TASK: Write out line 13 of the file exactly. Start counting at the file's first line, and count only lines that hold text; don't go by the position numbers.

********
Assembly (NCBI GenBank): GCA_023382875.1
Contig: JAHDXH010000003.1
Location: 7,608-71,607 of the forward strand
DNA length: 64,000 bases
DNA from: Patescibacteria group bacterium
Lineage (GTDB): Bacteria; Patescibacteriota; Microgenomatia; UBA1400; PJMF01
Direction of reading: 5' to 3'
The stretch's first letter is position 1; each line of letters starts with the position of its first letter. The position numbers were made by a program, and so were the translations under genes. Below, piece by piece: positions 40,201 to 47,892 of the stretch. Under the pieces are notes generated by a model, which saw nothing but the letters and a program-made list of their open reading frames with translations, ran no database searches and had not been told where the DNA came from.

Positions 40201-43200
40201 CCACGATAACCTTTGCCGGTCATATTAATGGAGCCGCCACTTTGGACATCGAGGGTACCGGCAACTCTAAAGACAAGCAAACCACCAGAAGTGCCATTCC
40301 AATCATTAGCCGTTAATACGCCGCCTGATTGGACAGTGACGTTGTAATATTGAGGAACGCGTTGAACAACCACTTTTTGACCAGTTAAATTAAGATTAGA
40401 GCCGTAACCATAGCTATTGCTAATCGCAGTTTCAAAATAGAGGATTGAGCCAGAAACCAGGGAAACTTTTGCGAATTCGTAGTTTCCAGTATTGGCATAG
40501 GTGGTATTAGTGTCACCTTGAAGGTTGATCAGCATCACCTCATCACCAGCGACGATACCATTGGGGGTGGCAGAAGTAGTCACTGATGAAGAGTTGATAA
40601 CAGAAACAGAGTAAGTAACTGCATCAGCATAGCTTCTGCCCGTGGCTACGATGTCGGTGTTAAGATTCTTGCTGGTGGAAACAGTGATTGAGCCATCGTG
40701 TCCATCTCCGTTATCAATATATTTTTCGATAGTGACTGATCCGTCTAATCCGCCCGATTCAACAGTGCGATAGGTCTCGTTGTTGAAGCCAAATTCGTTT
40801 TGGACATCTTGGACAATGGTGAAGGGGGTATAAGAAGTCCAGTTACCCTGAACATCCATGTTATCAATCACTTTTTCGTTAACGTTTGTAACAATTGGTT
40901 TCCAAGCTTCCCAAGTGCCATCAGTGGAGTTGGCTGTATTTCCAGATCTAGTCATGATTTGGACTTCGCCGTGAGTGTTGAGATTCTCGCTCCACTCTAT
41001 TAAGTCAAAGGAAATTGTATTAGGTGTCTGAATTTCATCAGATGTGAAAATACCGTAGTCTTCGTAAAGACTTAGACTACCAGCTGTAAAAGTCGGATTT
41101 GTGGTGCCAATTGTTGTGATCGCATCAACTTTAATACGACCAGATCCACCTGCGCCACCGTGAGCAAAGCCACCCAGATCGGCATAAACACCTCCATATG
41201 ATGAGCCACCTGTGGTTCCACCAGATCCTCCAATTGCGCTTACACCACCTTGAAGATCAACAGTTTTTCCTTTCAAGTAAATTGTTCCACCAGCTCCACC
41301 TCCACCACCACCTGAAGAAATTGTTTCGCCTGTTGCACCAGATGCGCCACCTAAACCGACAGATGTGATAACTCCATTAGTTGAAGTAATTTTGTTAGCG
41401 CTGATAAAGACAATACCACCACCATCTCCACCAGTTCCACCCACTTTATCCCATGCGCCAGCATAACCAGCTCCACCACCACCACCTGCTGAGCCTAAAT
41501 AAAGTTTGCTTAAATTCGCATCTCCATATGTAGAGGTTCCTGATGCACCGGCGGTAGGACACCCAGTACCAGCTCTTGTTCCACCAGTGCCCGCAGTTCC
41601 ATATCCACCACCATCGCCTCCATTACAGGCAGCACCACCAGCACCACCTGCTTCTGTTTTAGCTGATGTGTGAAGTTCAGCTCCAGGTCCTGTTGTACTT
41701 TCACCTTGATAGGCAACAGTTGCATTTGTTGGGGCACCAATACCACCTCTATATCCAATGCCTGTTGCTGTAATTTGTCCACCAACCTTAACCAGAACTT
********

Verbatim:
40501 GTGGTATTAGTGTCACCTTGAAGGTTGATCAGCATCACCTCATCACCAGCGACGATACCATTGGGGGTGGCAGAAGTAGTCACTGATGAAGAGTTGATAA